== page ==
Harvesting Our Potential Brings Together Aspiring and Seasoned Farmers for Retreat, Training


In late March, six women farmers met up in central Iowa for the Harvesting Our Potential (HOP) program spring training. Through HOP aspiring farmers work directly with farm mentors to gain hands-on experience. Women develop a deeper and more realistic understanding of farm life and make connections with other aspiring women farmers, mentors, communities, and networks supporting farmers. Participants also learn about federal, state and local resources available for beginning farmers and create a deeper connection to and appreciation of the land.

The spring training provides tools for effective mentoring, including an introduction to learning styles, setting agreements with mentees, legal considerations for hosting a mentee and more. In addition to providing a space for growing as mentors and aspiring farmers, it also serves as informal networking time, a rare chance for farmers from across the state to gather in a women only environment. It was also a chance for two aspiring women farmers to meet and learn from multiple mentors. One mentee shared that it was meaningful to “hear about specific challenges related to starting and managing farms that aren’t often covered by trainers who don’t live that lifestyle, this was helpful for tackling those challenges.”

Harvesting Our Potential Coordinator Wren Almitra on a site visit with mentee Brigham Hoegh.

Harvesting Our Potential Coordinator Wren Almitra on a site visit with mentee Brigham Hoegh.

In what felt like a much needed retreat for the farm mentors before the season fully gears up, Friday evening included lots of laughter as mentors shared their farm stories and photos. While the women involved in HOP all live and work in Iowa, this was the first time some of mentors had met and learned about one another’s operations. The story sharing continued late into the night and included conversations about climate change; the devastating flooding occurring in the midwest; the struggles of being small-scale, diversified farmers in a mono-cultured, industrial agriculture system; activism and hope through farming; and the Heartland Forum taking place the next day.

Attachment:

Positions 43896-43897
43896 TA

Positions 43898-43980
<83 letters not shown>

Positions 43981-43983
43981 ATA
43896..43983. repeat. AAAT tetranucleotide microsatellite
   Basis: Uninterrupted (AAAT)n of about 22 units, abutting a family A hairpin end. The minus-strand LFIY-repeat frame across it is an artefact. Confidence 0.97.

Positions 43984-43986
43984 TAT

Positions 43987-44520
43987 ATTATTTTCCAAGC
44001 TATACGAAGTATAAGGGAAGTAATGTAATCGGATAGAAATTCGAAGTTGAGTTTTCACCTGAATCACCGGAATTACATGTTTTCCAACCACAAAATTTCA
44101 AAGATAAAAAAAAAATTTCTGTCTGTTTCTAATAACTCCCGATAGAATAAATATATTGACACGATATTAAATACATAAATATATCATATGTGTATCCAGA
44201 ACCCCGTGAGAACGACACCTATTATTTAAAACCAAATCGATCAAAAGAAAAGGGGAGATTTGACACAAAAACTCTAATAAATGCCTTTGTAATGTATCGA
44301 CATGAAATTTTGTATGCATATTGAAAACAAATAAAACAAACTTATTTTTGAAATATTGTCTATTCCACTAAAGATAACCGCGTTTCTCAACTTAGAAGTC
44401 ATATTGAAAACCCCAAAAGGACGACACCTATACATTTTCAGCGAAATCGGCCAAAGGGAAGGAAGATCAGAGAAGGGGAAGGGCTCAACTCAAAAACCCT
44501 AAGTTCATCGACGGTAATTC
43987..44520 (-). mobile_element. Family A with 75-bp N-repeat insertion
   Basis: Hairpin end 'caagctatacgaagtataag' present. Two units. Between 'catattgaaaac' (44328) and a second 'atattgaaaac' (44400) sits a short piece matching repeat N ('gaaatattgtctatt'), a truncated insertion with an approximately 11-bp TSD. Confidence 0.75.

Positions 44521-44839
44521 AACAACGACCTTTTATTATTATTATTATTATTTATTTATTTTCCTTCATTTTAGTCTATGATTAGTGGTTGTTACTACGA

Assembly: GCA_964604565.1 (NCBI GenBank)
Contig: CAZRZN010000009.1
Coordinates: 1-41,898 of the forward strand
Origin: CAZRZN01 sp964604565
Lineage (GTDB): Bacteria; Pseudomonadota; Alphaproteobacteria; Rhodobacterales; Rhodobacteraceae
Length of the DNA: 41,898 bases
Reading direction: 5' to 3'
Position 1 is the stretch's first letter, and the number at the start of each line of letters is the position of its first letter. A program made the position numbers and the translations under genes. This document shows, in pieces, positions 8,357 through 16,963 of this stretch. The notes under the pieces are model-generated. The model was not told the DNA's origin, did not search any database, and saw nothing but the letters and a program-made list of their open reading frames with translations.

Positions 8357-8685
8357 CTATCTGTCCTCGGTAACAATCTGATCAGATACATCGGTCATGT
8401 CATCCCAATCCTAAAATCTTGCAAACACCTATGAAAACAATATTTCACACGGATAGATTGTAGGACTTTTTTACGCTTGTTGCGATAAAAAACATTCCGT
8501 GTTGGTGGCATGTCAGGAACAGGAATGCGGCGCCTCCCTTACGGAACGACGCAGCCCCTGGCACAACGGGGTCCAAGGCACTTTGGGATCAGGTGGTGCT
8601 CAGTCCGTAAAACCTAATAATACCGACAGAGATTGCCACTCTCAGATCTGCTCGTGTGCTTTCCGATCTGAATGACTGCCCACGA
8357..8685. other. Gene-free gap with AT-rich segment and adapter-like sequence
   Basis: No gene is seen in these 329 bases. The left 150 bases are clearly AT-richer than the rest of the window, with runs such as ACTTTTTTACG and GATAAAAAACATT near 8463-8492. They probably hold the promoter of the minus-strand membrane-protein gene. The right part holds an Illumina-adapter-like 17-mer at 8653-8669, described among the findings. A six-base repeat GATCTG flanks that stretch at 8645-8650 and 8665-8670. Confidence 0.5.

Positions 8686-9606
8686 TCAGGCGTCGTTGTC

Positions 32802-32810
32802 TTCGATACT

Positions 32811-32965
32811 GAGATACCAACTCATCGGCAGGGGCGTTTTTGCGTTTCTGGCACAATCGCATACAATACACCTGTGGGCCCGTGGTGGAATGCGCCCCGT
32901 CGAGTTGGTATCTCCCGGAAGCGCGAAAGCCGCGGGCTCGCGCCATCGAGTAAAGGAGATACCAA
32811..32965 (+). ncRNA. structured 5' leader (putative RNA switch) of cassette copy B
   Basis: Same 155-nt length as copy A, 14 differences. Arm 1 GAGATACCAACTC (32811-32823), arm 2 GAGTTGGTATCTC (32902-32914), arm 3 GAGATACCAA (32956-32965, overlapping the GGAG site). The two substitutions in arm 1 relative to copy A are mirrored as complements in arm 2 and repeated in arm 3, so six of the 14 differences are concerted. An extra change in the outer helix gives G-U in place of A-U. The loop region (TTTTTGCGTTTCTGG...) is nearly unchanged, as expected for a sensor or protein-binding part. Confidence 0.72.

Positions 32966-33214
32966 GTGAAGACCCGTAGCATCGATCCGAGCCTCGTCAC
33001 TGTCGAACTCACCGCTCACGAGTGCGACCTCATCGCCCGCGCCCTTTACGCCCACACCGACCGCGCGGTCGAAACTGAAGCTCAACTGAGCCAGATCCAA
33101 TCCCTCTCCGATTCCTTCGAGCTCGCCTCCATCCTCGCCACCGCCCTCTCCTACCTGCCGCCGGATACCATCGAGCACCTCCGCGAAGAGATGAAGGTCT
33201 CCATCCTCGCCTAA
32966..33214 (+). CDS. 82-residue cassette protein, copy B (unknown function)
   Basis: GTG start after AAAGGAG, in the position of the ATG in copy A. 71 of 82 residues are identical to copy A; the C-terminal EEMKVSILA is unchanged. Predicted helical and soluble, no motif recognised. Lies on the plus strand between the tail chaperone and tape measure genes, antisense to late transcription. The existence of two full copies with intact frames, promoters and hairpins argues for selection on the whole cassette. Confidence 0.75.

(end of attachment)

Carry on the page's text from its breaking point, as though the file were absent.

Through their stories the complexities of being a woman farmer today were apparent. Yet in the face of many obstacles, the mentors passion for farming and mentoring was obvious.  “One of the best parts of the training”, one mentee shared, “was connecting, listening and observing the way the [mentors] interact and share insight, advice, struggles and successes. The community here was noticeable!” This is the kind of feedback affirming that there is an ongoing need for HOP and other programs for aspiring and beginning farmers.

Stay tuned to the HOP webpage for profiles on our aspiring farmers as we visit their host farms this season. For more information about the program visit our program page or contact Wren Almitra, wren@wfan.org.